The Comparability of Event-Related and General Social Support

The Comparability of Event-Related and General Social Support

Valentina Hlebec (University of Ljubljana, Slovenia), Maja Mrzel (University of Ljubljana, Slovenia) and Tina Kogovšek (University of Ljubljana, Slovenia)
DOI: 10.4018/978-1-61350-513-7.ch019
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Abstract

Some studies (e.g., Kogovšek & Hlebec, 2008, 2009) have shown that the name generator and the role relation approaches to measuring social networks are to some extent comparable, but less so the name generator and the event-related approaches (Hlebec, Mrzel, & Kogovšek, 2009). In this chapter, the composition of the social support network assessed by both the general social support approach and the event-related approach (support during 15 major life events) is analyzed and compared. In both cases, the role relation approach is used. In addition, in both approaches a more elaborate (16 possible categories ranging from partner, mother, father, friend to no one) and a more simple (6 possible categories ranging from family member, friend, neighbor to no one) response format is applied and compared. The aim of the chapter is to establish, in a controlled quasi-experiment setting, whether the different approaches (i.e. the general social support and the event-related approach) produce similar social networks regardless of the response format (long vs. short).
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Introduction

Social support networks can be measured in many different ways. Each approach has specific advantages and disadvantages and each may be useful and appropriate for specific research purposes. It could be argued that the name generator approach produces the most complete, broad ranging and substantively rich data about one's social network. It asks a respondent to directly name actual persons in his/her network. Usually a broad range of other information is also collected about the obtained network members (e.g., type of relationship, strength of tie, network members' personal characteristics and so on). Therefore, relatively accurate estimates and interpretively rich information about network characteristics such as network composition, structure etc. are made possible. Yet such network data collection may be quite burdensome for the respondents, especially in the case of relatively large networks. In contrast the role relation approach, whereby network members are represented only as role relationships and typically only the first two important persons are obtained and with the help of a showcard the possible role relations are listed, is cheaper, simpler to administer and less burdensome for respondents. However, owing to the specific response format less precise information on network members is obtained and therefore the estimation of the different network characteristics is limited. Third, many studies in the field of social support (e.g., Cutrona & Russell, 1990; Hobfoll, 1985; Keinan, 1997; Thoits, 1985) show that the effectiveness of a certain type of support provided and the mechanisms through which the support works are often highly dependent on the specific situation requiring support. For instance, emotional support may be provided in a situation (e.g., an accident) where the affected person needs or expects help of a more practical kind. If an unsuitable type of support is provided this may thus cause additional stress, dissatisfaction, feelings of being misunderstood, controlled or alienated. Therefore, the context of a specific situation influences how effective a certain type of support can be. Since all of these approaches are often used in large cross-national substantive studies (e.g., International Social Survey Programme, General Social Survey, Generations and Gender Programme, European Quality of Life Survey), this raises a number of questions about the comparability of results, biases, limitations and so on among such studies. In addition, there are differences among the approaches in terms of the costs and benefits, respondent burden, measurement instrument characteristics and complexity of implementation which are, again, important issues in large cross-national studies.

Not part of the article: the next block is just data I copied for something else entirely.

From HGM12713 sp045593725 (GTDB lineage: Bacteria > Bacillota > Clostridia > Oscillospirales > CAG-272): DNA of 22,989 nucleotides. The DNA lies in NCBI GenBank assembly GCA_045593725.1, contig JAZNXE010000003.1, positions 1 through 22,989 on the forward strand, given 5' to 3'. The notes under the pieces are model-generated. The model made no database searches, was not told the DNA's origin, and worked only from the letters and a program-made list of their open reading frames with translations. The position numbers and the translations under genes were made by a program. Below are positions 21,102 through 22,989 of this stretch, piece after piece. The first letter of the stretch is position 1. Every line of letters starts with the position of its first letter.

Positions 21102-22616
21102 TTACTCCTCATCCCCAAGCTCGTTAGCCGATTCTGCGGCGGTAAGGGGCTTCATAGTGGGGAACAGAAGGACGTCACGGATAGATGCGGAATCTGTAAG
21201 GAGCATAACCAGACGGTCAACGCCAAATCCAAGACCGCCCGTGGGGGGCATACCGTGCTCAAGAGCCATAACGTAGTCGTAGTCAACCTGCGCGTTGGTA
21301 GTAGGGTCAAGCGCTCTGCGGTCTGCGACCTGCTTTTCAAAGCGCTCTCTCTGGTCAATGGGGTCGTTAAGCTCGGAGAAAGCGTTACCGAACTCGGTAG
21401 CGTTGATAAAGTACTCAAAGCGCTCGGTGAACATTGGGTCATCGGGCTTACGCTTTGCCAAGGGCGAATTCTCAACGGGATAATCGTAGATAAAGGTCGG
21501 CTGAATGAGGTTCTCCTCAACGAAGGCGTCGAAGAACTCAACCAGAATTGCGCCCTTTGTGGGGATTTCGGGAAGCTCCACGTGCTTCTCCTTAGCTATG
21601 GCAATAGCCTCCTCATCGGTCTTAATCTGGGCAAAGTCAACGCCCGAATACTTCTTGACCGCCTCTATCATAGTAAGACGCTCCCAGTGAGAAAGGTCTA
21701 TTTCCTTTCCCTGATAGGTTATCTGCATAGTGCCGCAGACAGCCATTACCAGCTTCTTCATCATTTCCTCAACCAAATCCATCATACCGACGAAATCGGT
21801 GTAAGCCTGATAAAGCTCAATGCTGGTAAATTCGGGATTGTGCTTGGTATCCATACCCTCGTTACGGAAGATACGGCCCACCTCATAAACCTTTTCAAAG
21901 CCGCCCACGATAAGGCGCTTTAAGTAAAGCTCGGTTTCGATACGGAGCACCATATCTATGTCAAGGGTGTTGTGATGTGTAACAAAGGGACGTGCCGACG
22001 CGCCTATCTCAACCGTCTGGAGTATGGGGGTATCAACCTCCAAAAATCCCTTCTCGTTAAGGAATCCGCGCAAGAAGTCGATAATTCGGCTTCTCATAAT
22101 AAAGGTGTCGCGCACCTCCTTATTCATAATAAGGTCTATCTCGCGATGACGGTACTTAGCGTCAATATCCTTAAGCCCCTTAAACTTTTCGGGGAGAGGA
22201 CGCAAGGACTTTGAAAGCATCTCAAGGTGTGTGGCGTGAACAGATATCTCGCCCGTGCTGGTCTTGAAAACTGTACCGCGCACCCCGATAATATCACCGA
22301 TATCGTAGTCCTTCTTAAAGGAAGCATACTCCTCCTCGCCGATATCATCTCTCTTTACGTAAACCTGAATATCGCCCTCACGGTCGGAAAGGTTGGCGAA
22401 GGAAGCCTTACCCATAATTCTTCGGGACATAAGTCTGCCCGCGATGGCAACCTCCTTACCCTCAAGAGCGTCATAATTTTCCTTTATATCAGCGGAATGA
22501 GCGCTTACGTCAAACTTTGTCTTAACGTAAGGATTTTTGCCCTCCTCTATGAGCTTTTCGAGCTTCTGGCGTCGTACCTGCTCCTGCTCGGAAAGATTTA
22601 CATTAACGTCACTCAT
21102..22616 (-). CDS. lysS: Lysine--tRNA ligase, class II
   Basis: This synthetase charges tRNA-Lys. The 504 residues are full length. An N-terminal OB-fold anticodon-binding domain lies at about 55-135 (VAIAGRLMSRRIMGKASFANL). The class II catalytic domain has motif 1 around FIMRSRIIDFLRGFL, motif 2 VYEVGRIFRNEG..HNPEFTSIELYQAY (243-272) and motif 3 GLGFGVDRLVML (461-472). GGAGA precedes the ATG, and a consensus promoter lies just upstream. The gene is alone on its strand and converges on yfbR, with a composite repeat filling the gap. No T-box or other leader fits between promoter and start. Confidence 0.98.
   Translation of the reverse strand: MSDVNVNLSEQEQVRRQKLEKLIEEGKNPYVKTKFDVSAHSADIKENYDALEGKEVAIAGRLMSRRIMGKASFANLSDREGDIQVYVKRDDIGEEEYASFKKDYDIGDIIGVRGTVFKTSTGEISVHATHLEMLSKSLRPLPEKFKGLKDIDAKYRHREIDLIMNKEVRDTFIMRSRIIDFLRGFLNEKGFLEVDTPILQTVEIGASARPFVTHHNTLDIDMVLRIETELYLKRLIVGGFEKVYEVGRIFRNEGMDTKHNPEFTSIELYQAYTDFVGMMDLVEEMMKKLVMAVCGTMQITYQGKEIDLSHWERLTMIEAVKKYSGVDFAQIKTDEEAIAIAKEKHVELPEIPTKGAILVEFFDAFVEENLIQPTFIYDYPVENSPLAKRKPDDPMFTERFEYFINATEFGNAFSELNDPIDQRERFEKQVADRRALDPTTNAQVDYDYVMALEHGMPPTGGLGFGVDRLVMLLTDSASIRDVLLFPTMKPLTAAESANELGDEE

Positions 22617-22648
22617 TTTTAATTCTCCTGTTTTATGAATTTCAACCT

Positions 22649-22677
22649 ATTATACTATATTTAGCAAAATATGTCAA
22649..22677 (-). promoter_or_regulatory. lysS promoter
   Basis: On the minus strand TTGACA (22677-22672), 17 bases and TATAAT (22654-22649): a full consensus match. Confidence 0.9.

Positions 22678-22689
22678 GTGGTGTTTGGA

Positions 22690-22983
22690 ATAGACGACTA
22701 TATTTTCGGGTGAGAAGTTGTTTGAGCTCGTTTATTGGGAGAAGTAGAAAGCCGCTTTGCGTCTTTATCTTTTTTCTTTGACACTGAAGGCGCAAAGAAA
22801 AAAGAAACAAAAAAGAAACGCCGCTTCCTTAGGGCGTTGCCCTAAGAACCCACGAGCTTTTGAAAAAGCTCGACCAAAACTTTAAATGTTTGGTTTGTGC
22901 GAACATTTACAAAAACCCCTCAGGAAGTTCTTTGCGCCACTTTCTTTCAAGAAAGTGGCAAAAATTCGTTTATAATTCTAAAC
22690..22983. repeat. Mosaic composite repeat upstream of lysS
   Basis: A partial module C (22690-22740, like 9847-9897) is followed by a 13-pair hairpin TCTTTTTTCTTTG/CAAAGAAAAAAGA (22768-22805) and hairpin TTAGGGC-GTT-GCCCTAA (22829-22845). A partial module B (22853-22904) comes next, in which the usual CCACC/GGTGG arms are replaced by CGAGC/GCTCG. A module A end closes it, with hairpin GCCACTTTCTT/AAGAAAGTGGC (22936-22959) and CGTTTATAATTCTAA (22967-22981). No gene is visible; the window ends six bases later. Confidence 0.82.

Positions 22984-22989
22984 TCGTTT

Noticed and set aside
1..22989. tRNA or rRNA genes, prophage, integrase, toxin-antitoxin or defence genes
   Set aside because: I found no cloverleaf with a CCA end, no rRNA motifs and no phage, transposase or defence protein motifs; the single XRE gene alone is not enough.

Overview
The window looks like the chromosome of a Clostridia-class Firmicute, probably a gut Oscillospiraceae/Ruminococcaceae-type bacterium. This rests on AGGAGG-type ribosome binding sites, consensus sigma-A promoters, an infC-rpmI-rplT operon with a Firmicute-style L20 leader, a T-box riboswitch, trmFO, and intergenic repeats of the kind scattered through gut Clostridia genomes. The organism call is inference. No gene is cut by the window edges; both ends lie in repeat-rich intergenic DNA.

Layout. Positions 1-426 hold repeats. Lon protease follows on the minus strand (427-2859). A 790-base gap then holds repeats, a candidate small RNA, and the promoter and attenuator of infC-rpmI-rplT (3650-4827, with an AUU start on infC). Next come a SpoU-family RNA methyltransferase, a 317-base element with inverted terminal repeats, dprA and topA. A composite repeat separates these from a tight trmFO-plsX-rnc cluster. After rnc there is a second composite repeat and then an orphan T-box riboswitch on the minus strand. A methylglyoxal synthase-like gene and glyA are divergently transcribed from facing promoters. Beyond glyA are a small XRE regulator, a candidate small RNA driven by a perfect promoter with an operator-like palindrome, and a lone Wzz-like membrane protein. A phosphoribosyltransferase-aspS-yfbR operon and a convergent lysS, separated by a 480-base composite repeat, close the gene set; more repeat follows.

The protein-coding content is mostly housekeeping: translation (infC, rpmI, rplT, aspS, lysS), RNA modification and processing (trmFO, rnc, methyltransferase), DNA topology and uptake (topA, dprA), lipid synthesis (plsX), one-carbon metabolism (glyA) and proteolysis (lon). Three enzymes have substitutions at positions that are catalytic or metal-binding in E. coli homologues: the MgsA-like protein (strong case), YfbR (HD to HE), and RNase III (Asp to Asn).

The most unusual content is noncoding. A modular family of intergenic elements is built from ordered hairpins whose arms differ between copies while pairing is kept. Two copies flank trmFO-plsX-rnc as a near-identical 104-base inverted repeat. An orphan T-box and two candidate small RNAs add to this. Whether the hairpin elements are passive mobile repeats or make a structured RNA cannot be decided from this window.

Various conceptualizations of social support frequently stress the difference between actually received (enacted) social support and the subjective appraisal of social support or perceived1 support (Burleson, Albrecht, Goldsmith, & Sarason, 1994; Knipscheer & Antonucci, 1990; Laireiter & Baumann, 1992; Sarason, Pierce, & Sarason, 1990; Vaux, 1988, 1992). In most models social support resources or social support network are part of the definition.

Sarason, Sarason, and Pierce (1990a, 1990b, 1994a; Sarason, Pierce, & Sarason, 1990) define received (enacted) social support as help people receive from others in specific stressful situations. Received support depends on the availability of support (whether or not respondents have a social network), the individual’s coping skills and the degree of severity of the stress perceived by others (potential providers of support). Perceived support refers to a person’s belief that social support is available if needed, but without it necessarily being actually taken up. One can further distinguish between (Sarason, Pierce, & Sarason, 1990) the availability of support and the adequacy of the available support, as well as global and specific measures of perceived support. The third dimension of social support is a social support network. Events that stimulate the provision of social support are divided along several dimensions such as minor-major, simple-complex, and stressful-nonstressful (Sarason, Sarason, & Pierce, 1994a, pp. 93-95).

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